In places like Afghanistan and Iraq, the regular army and marine combat units found themselves dependent on Special Forces units for insights on what the locals were thinking, and might be up to. The regular units had a few troops who came from Afghanistan or Iraq, but these were usually young guys who had become so Americanized that they had a thick American accent and were a little hazy on many of the cultural details of the old country of their childhood, or parents or grandparents.
So the army is considering a long range solution, which involves identifying officers likely to make a career of the army, and offering them training in foreign languages and culture. Much of the training would take place overseas, often in the country in question. While the officers would often study overseas as civilians, they would not hide their employer, or why they were there. If possible, these officers would be introduced to members of the local military. Many nations might be hostile to this program, thus many officers assigned to learn Chinese, and about China, would take their overseas training in places like Taiwan or Singapore.
Such a program would probably prove popular, but thousands of officers would have to be put through it to provide a sufficient number of people familiar with a culture to be useful in wartime. Cost will probably be the major issue, as each officer assigned would be away from their usual army duties for two or three years. That, plus the cost of tuition and travel, would mean a final cost of several hundred dollars per student. Send 5,000 officers through the program in the next ten years, and the total cost is over a billion dollars. But in Iraq, having a few hundred Arab speaking American officers would have made a noticeable difference. If you want success in the future, you have to plan, and pay, now.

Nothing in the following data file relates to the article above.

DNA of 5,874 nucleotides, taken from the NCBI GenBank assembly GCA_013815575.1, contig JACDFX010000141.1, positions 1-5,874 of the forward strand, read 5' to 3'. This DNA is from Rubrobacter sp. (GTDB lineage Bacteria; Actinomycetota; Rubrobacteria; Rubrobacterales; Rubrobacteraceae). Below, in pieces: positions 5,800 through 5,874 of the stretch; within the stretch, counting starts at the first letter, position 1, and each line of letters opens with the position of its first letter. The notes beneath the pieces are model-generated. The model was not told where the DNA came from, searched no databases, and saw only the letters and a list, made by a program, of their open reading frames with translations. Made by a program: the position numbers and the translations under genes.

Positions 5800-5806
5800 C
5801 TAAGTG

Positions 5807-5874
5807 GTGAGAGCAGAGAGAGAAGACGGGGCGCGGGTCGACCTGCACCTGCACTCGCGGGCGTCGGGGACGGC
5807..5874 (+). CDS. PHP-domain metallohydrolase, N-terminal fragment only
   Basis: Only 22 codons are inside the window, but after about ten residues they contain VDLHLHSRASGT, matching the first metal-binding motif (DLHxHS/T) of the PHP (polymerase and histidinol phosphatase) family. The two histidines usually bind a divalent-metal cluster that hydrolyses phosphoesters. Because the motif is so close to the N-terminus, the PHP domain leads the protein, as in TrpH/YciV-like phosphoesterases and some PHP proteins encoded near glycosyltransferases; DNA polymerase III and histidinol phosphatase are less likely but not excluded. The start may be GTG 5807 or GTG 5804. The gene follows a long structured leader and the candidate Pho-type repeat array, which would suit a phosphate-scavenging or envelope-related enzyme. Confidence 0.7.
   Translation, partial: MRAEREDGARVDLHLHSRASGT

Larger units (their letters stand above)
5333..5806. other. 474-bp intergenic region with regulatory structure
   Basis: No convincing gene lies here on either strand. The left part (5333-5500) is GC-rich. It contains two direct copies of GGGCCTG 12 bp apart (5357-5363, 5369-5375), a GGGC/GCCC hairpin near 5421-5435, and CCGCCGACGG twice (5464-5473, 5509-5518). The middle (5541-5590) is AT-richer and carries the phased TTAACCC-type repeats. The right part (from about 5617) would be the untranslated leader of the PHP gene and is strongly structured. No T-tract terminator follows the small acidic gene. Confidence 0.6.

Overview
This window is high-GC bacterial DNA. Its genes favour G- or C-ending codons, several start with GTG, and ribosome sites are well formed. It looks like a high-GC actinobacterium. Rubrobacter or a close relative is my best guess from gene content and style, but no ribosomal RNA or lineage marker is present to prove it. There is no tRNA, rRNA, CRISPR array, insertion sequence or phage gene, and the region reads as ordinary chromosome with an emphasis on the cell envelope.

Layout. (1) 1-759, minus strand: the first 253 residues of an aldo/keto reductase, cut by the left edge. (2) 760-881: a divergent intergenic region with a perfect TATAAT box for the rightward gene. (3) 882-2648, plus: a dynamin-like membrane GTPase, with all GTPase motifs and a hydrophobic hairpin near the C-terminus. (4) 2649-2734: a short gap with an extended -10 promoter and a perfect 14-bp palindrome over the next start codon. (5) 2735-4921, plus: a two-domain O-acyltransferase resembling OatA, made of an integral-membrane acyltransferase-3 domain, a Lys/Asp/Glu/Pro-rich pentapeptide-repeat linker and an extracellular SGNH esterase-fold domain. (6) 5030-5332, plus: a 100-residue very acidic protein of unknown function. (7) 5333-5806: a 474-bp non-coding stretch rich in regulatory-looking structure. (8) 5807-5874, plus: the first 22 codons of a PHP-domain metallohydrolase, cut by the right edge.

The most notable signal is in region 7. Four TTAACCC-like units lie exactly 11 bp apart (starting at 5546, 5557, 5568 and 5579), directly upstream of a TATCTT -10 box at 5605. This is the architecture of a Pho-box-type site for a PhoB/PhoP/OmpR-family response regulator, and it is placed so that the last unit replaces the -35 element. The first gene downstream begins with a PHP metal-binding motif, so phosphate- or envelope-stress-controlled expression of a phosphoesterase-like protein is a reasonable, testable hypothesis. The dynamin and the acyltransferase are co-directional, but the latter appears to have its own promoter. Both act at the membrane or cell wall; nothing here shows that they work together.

The U.S. Army is considering reviving a program that was used up until World War II; sending officers off the foreign countries to learn the language and culture. This is actually an ancient practice, used to provide military advisors who understood potential enemies, or allies. But after World War II, the custom fell into disuse. The U.S. Army Special Forces did continue to train all of its NCOs and officers in foreign languages and cultures, but rarely let their people go off and serve with headquarters staffs or non-Special Forces units.